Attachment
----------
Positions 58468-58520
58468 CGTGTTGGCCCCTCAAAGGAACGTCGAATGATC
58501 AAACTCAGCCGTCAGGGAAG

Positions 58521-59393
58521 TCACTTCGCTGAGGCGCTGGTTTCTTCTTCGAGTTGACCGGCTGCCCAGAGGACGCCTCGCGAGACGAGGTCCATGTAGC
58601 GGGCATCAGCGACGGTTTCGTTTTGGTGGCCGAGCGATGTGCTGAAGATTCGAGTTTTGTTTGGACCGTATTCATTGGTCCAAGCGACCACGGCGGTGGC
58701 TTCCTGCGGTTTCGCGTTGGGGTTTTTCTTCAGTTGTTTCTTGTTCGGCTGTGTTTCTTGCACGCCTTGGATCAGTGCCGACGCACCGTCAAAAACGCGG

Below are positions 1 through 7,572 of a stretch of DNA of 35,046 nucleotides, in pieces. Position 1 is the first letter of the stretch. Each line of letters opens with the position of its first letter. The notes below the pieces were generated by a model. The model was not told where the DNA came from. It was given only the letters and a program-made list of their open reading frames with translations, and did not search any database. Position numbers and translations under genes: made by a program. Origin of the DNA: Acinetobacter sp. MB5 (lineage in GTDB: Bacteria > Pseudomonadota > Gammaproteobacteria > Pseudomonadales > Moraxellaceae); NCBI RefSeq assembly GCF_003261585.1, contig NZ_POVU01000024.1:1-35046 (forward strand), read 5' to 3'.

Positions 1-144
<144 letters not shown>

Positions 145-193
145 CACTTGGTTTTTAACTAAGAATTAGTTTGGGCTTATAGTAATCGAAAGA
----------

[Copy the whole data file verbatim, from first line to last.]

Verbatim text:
Positions 58468-58520
58468 CGTGTTGGCCCCTCAAAGGAACGTCGAATGATC
58501 AAACTCAGCCGTCAGGGAAG

Positions 58521-59393
58521 TCACTTCGCTGAGGCGCTGGTTTCTTCTTCGAGTTGACCGGCTGCCCAGAGGACGCCTCGCGAGACGAGGTCCATGTAGC
58601 GGGCATCAGCGACGGTTTCGTTTTGGTGGCCGAGCGATGTGCTGAAGATTCGAGTTTTGTTTGGACCGTATTCATTGGTCCAAGCGACCACGGCGGTGGC
58701 TTCCTGCGGTTTCGCGTTGGGGTTTTTCTTCAGTTGTTTCTTGTTCGGCTGTGTTTCTTGCACGCCTTGGATCAGTGCCGACGCACCGTCAAAAACGCGG

Below are positions 1 through 7,572 of a stretch of DNA of 35,046 nucleotides, in pieces. Position 1 is the first letter of the stretch. Each line of letters opens with the position of its first letter. The notes below the pieces were generated by a model. The model was not told where the DNA came from. It was given only the letters and a program-made list of their open reading frames with translations, and did not search any database. Position numbers and translations under genes: made by a program. Origin of the DNA: Acinetobacter sp. MB5 (lineage in GTDB: Bacteria > Pseudomonadota > Gammaproteobacteria > Pseudomonadales > Moraxellaceae); NCBI RefSeq assembly GCF_003261585.1, contig NZ_POVU01000024.1:1-35046 (forward strand), read 5' to 3'.

Positions 1-144
<144 letters not shown>

Positions 145-193
145 CACTTGGTTTTTAACTAAGAATTAGTTTGGGCTTATAGTAATCGAAAGA